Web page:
By Saibal Dasgupta | TNN
BEIJING, China, 30 August 2014
Chinese president Xi Jinping is expected to question the existence of the Tibetan government-in-exile in Dharamshala during his India visit in September, a Chinese expert told TOI.
“I expect the Chinese president to raise the issue of the Dalai Lama’s role in India,” said Ma Jiali, an expert on India at the Communist Party School in Beijing.
“I think he will ask his Indian counterpart to make sure that New Delhi keeps its promise not to allow Tibetans to conduct political activity in China,” Ma said.
When it was pointed out that India did not allow anti-China activities, and went to great lengths to stop Tibetan rebels from holding protests against any visiting Chinese dignitary, Ma said, “The Tibetan government-in-exile is a political activity against China…India should keep its promise about adhering to one-China policy and give no importance to forces trying to split China.”
Asked if President Xi will specifically ask the Indian government to close down the Tibetan government-in-exile in Dharamshala, Ma said, “We wish to discuss this matter. I expect the Chinese president to raise this issue during his meetings with Indian leaders.”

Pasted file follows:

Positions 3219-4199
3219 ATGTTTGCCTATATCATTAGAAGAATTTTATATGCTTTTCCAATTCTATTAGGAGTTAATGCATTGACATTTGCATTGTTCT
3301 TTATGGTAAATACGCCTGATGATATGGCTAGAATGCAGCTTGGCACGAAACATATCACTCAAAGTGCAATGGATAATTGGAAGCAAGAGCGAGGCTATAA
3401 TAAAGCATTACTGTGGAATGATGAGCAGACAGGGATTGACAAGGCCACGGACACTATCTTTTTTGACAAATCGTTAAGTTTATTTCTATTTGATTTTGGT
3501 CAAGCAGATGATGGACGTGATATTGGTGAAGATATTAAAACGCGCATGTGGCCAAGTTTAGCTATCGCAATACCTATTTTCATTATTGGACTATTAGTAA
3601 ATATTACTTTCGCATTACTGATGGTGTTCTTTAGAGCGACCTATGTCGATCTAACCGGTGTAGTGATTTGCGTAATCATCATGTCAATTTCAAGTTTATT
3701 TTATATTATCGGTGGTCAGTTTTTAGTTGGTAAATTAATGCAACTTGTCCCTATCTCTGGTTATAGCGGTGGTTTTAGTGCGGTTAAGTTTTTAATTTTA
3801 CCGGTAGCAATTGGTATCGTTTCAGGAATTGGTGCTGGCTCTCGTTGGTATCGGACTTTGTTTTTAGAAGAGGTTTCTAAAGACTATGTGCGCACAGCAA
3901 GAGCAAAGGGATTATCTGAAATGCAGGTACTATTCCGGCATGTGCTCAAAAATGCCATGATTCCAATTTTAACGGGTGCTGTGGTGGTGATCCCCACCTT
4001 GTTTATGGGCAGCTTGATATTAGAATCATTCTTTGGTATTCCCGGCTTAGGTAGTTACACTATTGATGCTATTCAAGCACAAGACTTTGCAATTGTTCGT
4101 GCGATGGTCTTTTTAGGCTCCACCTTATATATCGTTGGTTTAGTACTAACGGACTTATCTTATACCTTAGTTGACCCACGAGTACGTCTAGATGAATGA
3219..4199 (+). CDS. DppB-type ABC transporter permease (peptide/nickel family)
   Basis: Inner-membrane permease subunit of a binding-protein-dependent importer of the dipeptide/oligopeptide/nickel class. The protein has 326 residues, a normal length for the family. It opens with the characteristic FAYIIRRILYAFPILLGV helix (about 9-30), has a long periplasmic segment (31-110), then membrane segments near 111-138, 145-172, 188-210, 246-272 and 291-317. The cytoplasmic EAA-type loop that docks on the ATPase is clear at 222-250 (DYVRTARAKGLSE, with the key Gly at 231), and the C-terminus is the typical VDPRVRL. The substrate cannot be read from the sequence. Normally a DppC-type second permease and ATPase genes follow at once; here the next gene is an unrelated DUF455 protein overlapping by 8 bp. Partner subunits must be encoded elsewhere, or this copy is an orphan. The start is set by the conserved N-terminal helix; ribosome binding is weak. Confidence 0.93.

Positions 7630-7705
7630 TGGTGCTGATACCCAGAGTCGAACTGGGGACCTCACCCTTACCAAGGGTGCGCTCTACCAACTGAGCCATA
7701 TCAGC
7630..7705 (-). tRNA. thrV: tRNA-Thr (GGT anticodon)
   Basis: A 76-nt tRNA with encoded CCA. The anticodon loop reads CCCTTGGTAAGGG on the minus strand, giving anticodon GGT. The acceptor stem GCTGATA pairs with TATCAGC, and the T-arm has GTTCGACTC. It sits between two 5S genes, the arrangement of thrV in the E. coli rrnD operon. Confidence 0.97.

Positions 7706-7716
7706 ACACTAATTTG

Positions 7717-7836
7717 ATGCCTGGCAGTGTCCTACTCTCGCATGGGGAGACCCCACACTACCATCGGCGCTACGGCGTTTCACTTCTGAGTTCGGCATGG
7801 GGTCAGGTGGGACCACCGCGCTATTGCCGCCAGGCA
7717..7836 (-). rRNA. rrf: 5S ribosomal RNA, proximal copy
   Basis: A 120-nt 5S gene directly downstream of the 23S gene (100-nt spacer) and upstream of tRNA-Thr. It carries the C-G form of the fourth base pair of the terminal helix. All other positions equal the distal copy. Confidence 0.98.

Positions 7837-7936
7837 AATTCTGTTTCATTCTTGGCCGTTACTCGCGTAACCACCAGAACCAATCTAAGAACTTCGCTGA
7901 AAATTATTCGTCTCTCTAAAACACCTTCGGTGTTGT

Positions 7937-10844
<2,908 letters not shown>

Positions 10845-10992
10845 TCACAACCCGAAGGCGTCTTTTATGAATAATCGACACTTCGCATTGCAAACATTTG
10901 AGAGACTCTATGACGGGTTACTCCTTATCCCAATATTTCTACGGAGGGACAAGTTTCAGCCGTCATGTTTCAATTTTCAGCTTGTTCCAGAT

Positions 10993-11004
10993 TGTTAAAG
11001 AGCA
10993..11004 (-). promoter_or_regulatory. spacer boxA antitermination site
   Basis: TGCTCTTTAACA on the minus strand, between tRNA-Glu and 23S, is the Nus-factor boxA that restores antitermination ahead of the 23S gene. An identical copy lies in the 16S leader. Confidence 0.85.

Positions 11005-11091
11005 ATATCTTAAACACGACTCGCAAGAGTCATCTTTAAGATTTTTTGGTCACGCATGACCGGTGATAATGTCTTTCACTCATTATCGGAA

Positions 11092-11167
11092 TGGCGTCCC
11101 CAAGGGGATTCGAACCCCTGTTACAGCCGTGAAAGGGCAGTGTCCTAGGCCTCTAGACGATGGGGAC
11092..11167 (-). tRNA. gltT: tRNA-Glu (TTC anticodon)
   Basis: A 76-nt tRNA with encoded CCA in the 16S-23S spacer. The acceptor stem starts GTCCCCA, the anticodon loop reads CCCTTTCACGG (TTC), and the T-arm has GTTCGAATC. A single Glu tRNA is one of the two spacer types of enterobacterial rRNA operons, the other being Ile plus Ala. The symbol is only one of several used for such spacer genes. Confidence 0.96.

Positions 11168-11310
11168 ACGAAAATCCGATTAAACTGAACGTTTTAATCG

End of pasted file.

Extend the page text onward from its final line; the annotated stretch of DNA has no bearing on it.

Chinese officials and the Dalia Lama’s representatives have held nine meetings to resolve their differences. Representatives of the Nobel prize winning monk say China goes through the motions of negotiations but doesn’t address the genuine grievances of the Tibetan people.
China says India-based Tibetan leader is an anarchist who refuses to accept Chinese control over Tibet. There can be no fruitful discussion unless the monk accepts the integrity of China including the Tibetan speaking areas, it says.
Recent reports from Lhasa, the Tibetan capital, suggest China is still in talks with representatives of the Dalai Lama to resolve differences. This is significant because Chinese leaders have repeatedly described the Tibetan leader as a separatist out to split China, and also a “wolf in monk’s clothing”.
“Dalai Lama talks about greater autonomy for Tibetan speaking areas. But he actually instigates the rebels to work for independence of Tibet,” Ma said. “But we still want to talk to his representatives, and try to solve the problem.”